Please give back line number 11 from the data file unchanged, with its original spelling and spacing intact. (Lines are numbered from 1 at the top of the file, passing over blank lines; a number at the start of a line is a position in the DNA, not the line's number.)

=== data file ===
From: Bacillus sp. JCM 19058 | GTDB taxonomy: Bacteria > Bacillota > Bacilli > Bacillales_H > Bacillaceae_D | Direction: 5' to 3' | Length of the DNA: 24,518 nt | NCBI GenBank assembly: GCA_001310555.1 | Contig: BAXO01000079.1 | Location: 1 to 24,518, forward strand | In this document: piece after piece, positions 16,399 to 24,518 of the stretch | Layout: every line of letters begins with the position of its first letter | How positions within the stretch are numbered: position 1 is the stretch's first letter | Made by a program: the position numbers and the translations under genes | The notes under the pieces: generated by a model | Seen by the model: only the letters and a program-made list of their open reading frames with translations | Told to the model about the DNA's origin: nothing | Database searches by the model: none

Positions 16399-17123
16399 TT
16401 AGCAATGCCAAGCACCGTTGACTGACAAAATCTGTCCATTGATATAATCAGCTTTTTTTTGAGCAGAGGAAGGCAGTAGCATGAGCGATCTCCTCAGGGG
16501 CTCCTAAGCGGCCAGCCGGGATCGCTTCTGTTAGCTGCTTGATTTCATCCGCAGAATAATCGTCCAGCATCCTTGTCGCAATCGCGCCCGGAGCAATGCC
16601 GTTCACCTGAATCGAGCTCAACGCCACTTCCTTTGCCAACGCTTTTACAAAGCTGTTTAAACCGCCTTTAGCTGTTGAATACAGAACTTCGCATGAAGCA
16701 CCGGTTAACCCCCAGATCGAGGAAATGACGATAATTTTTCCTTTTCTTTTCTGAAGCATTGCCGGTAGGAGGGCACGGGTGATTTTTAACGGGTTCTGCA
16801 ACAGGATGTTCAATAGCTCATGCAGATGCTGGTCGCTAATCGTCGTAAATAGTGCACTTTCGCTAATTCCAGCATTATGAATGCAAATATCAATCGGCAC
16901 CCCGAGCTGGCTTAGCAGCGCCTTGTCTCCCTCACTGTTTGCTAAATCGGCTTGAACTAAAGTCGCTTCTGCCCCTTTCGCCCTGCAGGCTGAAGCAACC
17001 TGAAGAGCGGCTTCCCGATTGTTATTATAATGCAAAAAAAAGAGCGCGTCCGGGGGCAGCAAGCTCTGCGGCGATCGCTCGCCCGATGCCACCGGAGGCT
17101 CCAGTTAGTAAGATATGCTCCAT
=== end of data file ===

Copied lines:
17101 CCAGTTAGTAAGATATGCTCCAT